This is the PEUQSE package which stands for Chemical Kinetics Parameter Estimation and Uncertainty Quantification. See https://github.com/AdityaSavara/PEUQSE for more information.
Project description
Parameter Estimation and Uncertainty Quantification for Science and Engineering (PEUQSE)
Parameter estimation for complex physical problems often suffers from finding ‘solutions’ that are not physically realistic. The PEUQSE software (formerly named CheKiPEUQ) provides tools for finding physically realistic parameter estimates, graphs of the parameter estimate positions within parameter space, and plots of the final simulation results.
The LICENSE and MANUAL are in the PEUQSE directory and at https://github.com/AdityaSavara/PEUQSE/tree/master/PEUQSE The LICENSE is a BSD3Clause LICENSE.
The recommended installation is to get Anaconda, then open an anaconda prompt and type pip install PEUQSE[COMPLETE]
(includes all optional dependencies). Leave out the '[COMPLETE]' if you want the minimal version.
The software can also be downloaded and used directly, or used by "python setup.py install" (the setup.py way will do basically the same thing as pip and will install the package appropriately to allow the module to be accessed by python regardless of directory, but this will not install the optional dependencies). For those who are not familiar with python, longer instructions are provided in the How to Get Started section below.
A Quick Introduction
Why should you use PEUQSE to get parameters from observed data? Because a few lines of code will give you realistic parameter estimates, possibly their uncertainties, and also some graphs.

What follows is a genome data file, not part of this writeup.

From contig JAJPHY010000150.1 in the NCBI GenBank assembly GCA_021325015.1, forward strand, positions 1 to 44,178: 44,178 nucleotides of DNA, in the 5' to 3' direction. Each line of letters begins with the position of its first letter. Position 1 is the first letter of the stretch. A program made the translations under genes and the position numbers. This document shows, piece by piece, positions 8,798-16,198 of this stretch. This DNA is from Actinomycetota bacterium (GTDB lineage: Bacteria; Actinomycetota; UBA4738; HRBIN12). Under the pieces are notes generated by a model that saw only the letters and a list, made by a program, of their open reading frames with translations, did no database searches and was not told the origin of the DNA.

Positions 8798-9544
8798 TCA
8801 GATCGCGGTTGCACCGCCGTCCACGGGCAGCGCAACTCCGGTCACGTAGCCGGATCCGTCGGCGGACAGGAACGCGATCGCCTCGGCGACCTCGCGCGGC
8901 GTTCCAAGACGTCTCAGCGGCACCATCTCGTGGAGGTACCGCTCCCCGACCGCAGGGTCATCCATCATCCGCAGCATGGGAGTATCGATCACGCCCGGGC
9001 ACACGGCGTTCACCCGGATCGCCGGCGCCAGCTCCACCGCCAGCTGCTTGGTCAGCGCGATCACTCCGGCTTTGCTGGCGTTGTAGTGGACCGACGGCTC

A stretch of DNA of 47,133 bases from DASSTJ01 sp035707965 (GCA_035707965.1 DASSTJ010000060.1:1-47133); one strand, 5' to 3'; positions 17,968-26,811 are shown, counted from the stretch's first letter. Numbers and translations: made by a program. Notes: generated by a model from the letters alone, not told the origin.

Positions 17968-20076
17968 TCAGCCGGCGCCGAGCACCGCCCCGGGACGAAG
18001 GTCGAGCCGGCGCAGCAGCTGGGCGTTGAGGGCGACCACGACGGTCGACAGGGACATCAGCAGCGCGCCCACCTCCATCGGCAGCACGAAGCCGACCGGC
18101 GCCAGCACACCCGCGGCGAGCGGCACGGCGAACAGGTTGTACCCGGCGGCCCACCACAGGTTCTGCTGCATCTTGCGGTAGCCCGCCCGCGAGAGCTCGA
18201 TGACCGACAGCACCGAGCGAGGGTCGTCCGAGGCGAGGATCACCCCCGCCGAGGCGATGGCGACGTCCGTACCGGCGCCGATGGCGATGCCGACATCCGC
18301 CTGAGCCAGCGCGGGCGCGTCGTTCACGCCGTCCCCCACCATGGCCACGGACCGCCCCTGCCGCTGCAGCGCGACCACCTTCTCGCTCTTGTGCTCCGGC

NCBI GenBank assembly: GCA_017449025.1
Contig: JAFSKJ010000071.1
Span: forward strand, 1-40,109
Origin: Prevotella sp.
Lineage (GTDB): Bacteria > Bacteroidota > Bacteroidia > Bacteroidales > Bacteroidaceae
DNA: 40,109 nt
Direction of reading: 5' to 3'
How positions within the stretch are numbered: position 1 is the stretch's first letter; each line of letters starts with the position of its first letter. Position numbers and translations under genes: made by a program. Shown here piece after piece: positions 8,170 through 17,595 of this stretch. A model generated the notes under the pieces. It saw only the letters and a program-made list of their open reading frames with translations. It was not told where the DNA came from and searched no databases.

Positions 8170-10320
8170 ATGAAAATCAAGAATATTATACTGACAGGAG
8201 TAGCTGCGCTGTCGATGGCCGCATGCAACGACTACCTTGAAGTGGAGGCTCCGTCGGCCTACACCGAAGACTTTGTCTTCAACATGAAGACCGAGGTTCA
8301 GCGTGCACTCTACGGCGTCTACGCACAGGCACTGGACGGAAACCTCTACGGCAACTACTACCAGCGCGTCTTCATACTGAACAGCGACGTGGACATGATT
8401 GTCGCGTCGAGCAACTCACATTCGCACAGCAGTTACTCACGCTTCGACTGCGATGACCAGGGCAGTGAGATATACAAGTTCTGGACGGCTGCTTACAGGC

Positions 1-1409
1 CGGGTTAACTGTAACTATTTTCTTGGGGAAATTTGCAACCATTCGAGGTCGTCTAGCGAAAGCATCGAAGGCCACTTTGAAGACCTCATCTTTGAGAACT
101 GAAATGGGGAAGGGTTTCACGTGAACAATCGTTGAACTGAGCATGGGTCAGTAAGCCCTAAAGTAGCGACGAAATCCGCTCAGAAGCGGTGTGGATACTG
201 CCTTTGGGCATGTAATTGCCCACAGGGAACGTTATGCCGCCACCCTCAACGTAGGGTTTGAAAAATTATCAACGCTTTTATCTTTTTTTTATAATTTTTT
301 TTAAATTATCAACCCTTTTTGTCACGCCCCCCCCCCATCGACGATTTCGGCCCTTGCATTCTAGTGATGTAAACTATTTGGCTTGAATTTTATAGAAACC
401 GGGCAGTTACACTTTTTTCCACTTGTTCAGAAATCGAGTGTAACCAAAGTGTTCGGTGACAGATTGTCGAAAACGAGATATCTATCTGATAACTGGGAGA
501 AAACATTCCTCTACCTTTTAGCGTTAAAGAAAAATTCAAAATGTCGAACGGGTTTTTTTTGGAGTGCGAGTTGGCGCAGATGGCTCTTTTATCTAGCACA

If you don't see images in this quick introduction, then read online at: https://github.com/AdityaSavara/PEUQSE
Consider a situation where we have three observed experimental data points with uncertainties:
Their values, including uncertainties, are:
160500 +/ 200000
810500 +/ 300000
1440500 +/ 200000
Consider it given that this situation is known to be described the following equation:
y=(xa)^2 + b
Assume we know that the physically realistic values of "a" and "b" are:
a is expected to be 200 +/ 100 (this is the 1 sigma confidence interval)
b is expected to be 500 +/ 200 (this is the 1 sigma confidence interval)
If one tries to do a regular sum of squares fitting (conventional parameter estimation, CPE), we will not get realistic values for "a" and "b" We get a = 255, b = 139153 . The value for "a" is fine, but the value for "b" is not realistic.
However, if we do a Bayesian Parameter Estimation (BPE)  what PEUQSE is designed for  then we get the following answers: a = 166 +/ 57, b= 509 +/ 198 . Where these errors are the 1 sigma credible intervals. Notice that now both of the parameters have physically realistic values. We even have error bars that took into account the uncertainty! Additionally, the covariance matrix for the parameter estimates  which includes the correlated uncertainties of estimated parameters  is automatically exported to the directory (and is also accessible from python shells/scripts).
How good is the match in this example?
The fitting (CPE) gives the red line below. This plot automatically generated by PEUQSE:
The Bayesian Parameter Estimation gives the black line below (and the red, not explained here). This plot automatically generated by PEUQSE:
We see that for this example, the CPE result from fitting and the BPE results do not look very different from each other. Both parameter estimation methods manage to stay in the error bars, yet the BPE result has a far more physically realistic pair of parameters! This is the main purpose using PEUQSE in order to do BPE: it will tend to give more realistic parameter estimates, and can even give a type of uncertainty (called credible intervals) on the final estimates. More info can be found in the first PEUQSE paper: https://doi.org/10.1002/cctc.202000953